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Rituals: Making Kitchari

By Heidi @missfinn
Kitchari (pronounced kitch-a-ree)is a delicious Ayurevedic dish made with rice, mung dhal (or yellow split peas) and spices.  It tastes delicious, like a cross between creamy rice and dhal. I like to make it a couple of times a week, it's a great for lunch time and after yoga.
Rituals: Making Kitchari

The benefits of Kitchari are many. In Ayurveda, the ancient science of healing in India which dates back 5000 years, the mix of rice and beans is extremely gently on the digestion and is said to purify and cleanse the body of toxins.  It is often used when recovering from illness, surgery, childbirth or in times of emotional stress and it is an excellent antidote to the dietary excess of this time of year - Christmas parties and feasting leave quite a toll on our stomach and liver.Rituals: Making KitchariIt is deliciously warming on a cold day and cooling on a hot and humid day like today.  I really believe that Kitchari holds magical healing properties because whenever I have it, I always feel lighter, calmer and more relaxed.  I look forward to eating this hearty vegetarian dish.  It is neither soup nor porridge, something in between. If you enjoy congee, then you will enjoy trying Kitchari then for they very similar.

The recipe for Kitchari I am going to share with you today is from my Yoga teacher, Angela.  She is the one who introduced me to the delights of Kitchari.
1/2 cup basmati or brown rice 
1/2 cup yellow split peas/mung dhal 1 onion, roughly chopped
1 garlic clove, crushed1 teaspoon fresh ginger, grated1 pinch Asafoetida powder (also called Hing, this is important as it cuts out "air" factor of beans)1/4 teaspoon Fennel seeds1/2 teaspoon Ajwain seeds1 teaspoon Cumin seeds1/2 teaspoon ground Coriander1/2 teaspoon ground Turmeric1-2 teaspoons Salt (Saindhava; Ayurvedic rock salt is best)1 tablespoon Ghee (Ghee is the best as is stable at high temps and is best medium for medicinal properties of herbs to carry into tissues)1 1/2 - 2 litres of filtered water, approx.(You could also use black mustard seeds, or yellow mustard seeds, pepper, cinnamon, fenugreek etc, but try to stay at around 2-3 teaspoons total of seeds or dried spices so you don't overload)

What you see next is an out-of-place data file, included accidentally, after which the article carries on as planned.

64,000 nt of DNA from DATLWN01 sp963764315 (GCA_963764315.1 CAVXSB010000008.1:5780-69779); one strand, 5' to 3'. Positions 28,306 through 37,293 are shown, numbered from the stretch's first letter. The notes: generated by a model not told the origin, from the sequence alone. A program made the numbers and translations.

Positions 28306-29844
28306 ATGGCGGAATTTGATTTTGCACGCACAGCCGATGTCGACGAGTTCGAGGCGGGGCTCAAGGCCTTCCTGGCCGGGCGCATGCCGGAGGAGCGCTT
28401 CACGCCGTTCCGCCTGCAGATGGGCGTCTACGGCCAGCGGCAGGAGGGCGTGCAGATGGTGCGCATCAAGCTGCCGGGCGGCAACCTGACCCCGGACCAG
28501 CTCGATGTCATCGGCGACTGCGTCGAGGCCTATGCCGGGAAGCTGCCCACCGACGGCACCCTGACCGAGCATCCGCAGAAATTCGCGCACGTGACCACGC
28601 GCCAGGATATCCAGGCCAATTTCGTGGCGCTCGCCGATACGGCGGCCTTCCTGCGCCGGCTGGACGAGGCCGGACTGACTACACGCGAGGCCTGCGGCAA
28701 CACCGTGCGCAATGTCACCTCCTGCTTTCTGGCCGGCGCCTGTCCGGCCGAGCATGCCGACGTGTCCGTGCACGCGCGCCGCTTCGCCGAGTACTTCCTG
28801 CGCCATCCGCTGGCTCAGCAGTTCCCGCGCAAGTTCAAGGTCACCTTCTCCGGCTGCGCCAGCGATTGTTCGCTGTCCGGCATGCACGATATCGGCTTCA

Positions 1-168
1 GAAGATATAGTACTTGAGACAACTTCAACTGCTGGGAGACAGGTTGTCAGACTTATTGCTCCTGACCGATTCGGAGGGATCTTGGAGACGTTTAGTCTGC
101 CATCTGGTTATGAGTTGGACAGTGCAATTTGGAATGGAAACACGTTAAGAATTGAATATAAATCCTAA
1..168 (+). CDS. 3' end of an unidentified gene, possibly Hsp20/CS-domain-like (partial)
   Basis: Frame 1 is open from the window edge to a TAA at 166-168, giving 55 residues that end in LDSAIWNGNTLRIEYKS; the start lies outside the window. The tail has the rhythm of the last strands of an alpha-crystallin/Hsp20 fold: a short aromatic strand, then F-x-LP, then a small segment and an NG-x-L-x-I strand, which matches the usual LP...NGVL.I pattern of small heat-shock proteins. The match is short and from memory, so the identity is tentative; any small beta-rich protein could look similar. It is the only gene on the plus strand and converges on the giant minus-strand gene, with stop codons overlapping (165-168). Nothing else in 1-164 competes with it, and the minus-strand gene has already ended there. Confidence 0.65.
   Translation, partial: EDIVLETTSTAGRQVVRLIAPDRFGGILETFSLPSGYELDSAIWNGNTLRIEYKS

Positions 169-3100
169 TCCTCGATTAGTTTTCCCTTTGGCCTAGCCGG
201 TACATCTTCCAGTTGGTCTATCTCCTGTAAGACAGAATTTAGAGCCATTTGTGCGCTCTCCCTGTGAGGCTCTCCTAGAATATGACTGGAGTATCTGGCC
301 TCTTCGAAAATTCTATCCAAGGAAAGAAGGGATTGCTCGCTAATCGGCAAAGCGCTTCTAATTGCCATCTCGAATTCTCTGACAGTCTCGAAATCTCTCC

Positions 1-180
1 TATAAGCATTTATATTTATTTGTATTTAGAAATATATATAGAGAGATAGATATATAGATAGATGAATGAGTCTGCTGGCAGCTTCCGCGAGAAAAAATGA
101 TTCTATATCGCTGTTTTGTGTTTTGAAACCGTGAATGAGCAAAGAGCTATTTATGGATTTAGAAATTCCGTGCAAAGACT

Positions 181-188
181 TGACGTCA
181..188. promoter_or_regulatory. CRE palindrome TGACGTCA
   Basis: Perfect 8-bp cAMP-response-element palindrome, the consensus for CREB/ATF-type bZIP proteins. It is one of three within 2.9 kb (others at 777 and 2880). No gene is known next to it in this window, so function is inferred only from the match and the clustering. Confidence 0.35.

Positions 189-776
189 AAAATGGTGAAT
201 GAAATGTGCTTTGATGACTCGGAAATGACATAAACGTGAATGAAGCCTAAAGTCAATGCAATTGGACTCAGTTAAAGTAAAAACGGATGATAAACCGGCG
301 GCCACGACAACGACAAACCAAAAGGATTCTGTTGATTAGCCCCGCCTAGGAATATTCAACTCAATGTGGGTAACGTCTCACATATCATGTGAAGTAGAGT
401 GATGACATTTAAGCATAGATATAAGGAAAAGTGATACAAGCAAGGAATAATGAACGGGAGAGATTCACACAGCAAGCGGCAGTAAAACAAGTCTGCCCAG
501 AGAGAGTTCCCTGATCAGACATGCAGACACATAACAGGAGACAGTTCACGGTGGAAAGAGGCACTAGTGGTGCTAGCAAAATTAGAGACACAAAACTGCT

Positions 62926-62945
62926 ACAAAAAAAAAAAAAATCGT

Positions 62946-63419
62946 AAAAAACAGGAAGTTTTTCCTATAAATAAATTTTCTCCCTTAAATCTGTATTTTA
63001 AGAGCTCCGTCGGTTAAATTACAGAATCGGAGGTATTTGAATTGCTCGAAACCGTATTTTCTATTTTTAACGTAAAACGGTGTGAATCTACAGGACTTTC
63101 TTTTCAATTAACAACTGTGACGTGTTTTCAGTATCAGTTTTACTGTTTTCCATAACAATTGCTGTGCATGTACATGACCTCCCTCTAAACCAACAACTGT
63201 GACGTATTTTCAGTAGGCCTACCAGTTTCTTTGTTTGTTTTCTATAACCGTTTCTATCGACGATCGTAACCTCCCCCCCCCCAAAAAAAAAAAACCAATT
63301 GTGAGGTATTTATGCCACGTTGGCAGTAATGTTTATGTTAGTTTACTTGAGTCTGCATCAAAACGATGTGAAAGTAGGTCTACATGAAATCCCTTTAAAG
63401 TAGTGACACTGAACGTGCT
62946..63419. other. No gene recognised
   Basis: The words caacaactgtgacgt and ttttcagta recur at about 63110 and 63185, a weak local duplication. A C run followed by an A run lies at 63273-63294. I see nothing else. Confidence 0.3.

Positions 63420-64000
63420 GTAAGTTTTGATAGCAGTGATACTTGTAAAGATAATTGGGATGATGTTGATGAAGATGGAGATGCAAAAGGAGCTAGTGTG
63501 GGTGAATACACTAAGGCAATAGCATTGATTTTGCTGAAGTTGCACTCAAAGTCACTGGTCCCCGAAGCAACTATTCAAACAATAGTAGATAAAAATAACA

Wash rice and dhal together in a sieve, then soak for at least 1 hour, over night is even better.On medium heat, warm ghee in a large, deep, saucepan.Add all seeds and asafoetida, and fry for until the seeds begin to pop, usually a couple of minutes.Add the onion, garlic and ginger and then fry for a minute or so.Add the dry spices: coriander, turmeric and then fry for a minute or so.Add the washed and drained rice and dhal to the pot and fry grains/beans for a couple of minutes in the spices.Add the  water, stir through the rice/bean mixture, then cover and bring to a gentle, (and I mean gentle) boil, then put the heat on low and let simmer for anything up to an hour or even longer.  

*Keep checking the liquid when cooking, don't forget to give it the odd stir every now and then so it doesn't stick on the bottom of the pot. You want the rice and peas to break down as much as possible - this will happen much faster for the rice, you will find the peas might not break down all together, which is fine.  You will end up with a soup or porridge-like consistency, neither too thick or too runny.  Sorry, but there is no technical term for that!  Just go with your instincts and frankly, how you think you would like to enjoy it.


Avoid using the microwave to reheat any leftovers. 

Kitchari is a wonderful addition to your recipe collection, don't be afraid to get creative with the spices and discover your own delicious version of this wonderful, healing food.    

Bon appétit!

HeidiImage sources: from my own kitchen and Google.

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